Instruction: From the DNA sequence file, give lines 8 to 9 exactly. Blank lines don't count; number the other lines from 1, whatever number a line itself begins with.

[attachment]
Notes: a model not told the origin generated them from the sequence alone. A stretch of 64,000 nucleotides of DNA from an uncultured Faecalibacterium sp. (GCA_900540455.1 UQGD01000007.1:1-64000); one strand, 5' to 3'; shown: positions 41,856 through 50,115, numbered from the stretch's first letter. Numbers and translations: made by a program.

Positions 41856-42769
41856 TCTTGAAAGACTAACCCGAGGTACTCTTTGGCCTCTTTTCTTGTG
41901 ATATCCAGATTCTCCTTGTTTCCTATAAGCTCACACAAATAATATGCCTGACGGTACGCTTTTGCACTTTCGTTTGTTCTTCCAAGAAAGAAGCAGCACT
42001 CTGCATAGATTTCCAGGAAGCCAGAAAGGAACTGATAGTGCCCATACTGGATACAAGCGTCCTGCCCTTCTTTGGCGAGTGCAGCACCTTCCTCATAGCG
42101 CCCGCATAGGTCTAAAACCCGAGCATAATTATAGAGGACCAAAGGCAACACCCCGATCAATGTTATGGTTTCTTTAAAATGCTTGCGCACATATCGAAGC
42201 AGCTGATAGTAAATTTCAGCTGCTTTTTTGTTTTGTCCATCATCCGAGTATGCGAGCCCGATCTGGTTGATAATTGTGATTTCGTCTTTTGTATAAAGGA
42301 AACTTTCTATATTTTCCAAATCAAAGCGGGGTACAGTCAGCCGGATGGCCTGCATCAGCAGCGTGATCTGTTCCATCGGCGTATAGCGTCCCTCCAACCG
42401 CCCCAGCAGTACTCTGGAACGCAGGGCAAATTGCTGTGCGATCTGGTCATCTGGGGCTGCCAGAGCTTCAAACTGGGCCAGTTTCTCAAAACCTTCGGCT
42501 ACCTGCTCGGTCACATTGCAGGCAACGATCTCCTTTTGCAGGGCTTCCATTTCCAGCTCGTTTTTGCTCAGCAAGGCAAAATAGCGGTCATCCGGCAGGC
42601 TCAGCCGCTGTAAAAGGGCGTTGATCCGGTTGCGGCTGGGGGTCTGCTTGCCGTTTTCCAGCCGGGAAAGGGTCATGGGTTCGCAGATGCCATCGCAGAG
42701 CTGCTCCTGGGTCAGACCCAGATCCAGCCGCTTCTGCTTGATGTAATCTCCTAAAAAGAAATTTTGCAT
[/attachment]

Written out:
42301 AACTTTCTATATTTTCCAAATCAAAGCGGGGTACAGTCAGCCGGATGGCCTGCATCAGCAGCGTGATCTGTTCCATCGGCGTATAGCGTCCCTCCAACCG
42401 CCCCAGCAGTACTCTGGAACGCAGGGCAAATTGCTGTGCGATCTGGTCATCTGGGGCTGCCAGAGCTTCAAACTGGGCCAGTTTCTCAAAACCTTCGGCT